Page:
Judge Supports Hate Crime Charges Against Amish Sect Leader
It was a toss up whether to file this under law, or religion. It does establish case precedent that’s important in the modern world. Many fundamentalist religions are going through reformations, it’s not just Islam that has reactionary extremist sects. When schisms, sects, and fundamentalists split and fight internecine wars and agitate against each other it can quickly grow out of hand into full fledged hate and evil.
Years back we used to sarcastically joke about Amish acts of terror when comparing to Muslim extremists, but here you see the dawning of a reactionary religious hate sect that happens to be Amish. They are using violent acts of terror to control their opposition, and while it’s mild compared to Al Qaeda, it’s how these things start.
Extremists like Al Qaeda use “Takfirism” to justify attacks on fellow Muslims, giving themselves the magic ability to detect who is and isn’t a “true Muslim.” Almost all religions have extremist sects who brand other members of the religion as “not true members” - allow that to flourish and you have a potent force for evil within a religion.
This is why it’s good that secular laws keep religious extremists in check - where reactionary fundamentalists are allowed free reign, they quickly subvert all freedoms to their extreme views.
A federal judge has rejected a challenge of the federal hate crimes law by Amish sect leader Sam Mullet and 15 followers charged with beard- and hair-cutting assaults in Ohio Amish country last year.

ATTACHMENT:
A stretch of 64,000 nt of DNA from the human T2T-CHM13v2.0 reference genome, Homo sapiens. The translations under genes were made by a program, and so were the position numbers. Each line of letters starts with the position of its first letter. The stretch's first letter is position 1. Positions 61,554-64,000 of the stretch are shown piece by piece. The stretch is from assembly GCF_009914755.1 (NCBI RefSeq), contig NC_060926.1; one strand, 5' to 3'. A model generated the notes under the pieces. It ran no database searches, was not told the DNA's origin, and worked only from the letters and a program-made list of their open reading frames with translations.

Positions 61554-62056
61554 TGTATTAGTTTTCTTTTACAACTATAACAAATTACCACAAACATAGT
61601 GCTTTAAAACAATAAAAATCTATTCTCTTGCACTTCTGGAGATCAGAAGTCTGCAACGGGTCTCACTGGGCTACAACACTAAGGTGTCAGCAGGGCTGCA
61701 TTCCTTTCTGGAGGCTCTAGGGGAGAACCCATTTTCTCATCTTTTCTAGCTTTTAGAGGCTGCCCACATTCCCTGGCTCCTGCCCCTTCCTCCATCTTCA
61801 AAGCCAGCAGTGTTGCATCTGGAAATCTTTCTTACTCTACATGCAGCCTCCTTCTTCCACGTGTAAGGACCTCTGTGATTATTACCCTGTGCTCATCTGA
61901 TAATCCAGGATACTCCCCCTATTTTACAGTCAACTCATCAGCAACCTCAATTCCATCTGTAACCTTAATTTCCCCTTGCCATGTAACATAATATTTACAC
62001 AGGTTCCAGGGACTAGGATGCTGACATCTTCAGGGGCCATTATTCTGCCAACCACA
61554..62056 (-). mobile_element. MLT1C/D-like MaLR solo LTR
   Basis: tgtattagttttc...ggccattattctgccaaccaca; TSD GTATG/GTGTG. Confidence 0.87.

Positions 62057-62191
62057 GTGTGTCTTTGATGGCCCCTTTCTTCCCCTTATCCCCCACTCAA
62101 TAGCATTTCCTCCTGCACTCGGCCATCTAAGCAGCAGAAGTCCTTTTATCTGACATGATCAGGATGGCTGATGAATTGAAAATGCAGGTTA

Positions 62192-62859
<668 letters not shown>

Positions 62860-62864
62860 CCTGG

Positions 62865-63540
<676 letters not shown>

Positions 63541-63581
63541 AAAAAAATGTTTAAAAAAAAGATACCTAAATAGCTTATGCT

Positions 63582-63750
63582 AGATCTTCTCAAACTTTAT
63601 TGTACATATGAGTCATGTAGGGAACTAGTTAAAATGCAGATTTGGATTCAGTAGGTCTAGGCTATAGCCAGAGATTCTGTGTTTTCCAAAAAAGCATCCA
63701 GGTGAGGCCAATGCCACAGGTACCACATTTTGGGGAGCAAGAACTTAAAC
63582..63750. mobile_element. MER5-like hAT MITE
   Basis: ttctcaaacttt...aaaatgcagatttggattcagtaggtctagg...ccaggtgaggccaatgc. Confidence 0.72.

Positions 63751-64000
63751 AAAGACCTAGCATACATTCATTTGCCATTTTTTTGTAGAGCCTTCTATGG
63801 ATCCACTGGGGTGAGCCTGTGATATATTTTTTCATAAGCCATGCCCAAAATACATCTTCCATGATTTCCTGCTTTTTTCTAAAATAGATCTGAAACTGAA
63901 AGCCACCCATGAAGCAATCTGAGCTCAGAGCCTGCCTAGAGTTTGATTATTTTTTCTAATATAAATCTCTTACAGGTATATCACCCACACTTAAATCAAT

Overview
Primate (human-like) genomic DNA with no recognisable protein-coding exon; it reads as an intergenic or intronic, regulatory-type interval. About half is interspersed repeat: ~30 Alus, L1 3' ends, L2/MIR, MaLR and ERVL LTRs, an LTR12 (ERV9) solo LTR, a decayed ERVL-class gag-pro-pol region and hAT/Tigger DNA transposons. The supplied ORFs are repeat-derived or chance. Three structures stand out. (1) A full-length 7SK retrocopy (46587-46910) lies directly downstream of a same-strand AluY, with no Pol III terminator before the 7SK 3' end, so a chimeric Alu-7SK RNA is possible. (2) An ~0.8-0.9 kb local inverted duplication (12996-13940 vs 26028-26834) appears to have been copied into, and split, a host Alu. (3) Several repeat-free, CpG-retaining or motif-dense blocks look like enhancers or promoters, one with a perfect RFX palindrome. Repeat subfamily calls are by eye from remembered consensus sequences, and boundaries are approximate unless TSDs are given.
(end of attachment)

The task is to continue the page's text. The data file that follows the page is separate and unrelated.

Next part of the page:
U.S. District Judge Dan Polster of Cleveland ruled this week that the indictment against Mr. Mullet, brought by the Justice Department under the 2009 Hate Crimes Prevention Act, does not violate the U.S. Constitution.
Mr. Mullet’s attorney, along with lawyers for the other defendants and the Center for Individual Rights, a nonprofit Washington public interest law firm, said the beard-cutting attacks were not hate crimes because they did not involve an anti-Amish bias but rather a dispute within a religion.
But Judge Polster said the Hate Crimes Prevention Act doesn’t limit acts of violence to conflicts between different religions.
“While hate crimes are often committed by members of one religious [or racial or ethnic] group against another, history is replete with examples of internecine violence,” he wrote. “By the defendants’ logic, a violent assault by a Catholic on a Protestant, or a Sunni Muslim on a Shiite Muslim, or an Orthodox Jew on a non-Orthodox Jew, would not be prohibited by this statute.”